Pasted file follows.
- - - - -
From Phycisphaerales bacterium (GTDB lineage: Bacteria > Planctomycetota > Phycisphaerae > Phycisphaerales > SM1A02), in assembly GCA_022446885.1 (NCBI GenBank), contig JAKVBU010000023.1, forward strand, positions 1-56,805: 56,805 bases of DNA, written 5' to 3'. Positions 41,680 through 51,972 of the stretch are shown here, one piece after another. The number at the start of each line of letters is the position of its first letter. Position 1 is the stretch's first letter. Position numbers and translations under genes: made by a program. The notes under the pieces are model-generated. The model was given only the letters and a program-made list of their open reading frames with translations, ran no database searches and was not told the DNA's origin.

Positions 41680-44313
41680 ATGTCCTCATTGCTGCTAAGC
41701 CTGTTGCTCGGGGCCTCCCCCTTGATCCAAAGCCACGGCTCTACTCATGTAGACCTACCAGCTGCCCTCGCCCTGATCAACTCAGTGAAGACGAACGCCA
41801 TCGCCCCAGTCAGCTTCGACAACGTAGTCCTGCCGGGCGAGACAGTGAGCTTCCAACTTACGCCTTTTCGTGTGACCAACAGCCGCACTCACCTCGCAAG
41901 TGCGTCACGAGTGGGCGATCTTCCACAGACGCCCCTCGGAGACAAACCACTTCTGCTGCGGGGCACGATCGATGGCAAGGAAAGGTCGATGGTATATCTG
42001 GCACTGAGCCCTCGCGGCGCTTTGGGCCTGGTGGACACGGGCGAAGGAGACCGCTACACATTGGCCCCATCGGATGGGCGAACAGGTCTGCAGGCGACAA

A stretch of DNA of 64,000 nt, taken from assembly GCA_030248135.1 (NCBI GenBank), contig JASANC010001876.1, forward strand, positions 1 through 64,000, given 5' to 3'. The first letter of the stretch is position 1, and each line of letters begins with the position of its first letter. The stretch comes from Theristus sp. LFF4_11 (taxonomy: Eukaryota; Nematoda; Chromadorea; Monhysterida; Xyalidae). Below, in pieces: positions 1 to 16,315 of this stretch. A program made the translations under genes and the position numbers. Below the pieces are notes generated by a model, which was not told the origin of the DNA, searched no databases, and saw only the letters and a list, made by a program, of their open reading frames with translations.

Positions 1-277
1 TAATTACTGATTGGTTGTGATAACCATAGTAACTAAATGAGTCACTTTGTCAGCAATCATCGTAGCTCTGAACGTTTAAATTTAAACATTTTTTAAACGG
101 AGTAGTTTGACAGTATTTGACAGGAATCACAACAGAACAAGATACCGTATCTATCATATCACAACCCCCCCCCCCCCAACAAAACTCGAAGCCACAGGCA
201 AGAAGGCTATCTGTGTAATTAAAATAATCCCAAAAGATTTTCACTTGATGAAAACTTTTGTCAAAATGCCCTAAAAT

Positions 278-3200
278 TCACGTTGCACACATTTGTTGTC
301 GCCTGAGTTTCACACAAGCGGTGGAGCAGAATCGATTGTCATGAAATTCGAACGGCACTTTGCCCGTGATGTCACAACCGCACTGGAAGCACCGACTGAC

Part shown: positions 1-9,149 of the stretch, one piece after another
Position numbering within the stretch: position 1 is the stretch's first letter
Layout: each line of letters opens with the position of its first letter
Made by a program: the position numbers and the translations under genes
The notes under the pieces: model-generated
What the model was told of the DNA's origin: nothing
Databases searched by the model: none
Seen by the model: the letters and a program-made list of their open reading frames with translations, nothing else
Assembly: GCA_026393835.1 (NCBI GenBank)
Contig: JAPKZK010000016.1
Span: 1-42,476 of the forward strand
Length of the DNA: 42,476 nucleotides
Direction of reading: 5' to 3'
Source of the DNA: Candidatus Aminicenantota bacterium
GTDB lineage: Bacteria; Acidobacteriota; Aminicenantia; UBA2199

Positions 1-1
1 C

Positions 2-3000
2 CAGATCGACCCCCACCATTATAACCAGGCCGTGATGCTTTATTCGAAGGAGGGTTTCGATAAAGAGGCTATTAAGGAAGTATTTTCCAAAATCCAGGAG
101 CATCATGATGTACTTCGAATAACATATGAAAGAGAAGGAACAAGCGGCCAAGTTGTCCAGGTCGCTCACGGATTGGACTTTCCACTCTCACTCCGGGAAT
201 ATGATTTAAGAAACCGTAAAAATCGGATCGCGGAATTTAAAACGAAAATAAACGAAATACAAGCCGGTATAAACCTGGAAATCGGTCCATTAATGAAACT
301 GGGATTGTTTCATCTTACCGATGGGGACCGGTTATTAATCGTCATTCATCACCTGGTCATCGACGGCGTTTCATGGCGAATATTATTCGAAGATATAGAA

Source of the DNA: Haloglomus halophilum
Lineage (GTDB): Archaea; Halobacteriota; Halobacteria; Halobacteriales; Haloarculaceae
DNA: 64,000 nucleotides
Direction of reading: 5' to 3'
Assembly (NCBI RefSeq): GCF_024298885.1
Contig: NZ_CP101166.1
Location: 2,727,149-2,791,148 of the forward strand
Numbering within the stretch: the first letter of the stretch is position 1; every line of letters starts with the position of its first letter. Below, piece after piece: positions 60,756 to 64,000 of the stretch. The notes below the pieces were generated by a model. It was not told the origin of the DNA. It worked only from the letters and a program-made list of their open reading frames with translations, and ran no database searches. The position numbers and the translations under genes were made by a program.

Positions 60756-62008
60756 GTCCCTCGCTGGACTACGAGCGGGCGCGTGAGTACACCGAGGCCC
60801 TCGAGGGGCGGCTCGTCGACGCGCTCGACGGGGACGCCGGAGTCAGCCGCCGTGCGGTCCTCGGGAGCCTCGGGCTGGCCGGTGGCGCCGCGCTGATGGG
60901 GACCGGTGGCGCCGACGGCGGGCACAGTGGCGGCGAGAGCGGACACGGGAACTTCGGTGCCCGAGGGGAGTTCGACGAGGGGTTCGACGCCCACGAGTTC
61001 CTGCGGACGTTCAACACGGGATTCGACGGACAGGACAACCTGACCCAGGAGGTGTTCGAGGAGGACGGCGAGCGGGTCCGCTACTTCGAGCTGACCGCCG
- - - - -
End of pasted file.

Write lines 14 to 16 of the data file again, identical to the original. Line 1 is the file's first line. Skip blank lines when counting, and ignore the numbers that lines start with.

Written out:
278 TCACGTTGCACACATTTGTTGTC
301 GCCTGAGTTTCACACAAGCGGTGGAGCAGAATCGATTGTCATGAAATTCGAACGGCACTTTGCCCGTGATGTCACAACCGCACTGGAAGCACCGACTGAC

Part shown: positions 1-9,149 of the stretch, one piece after another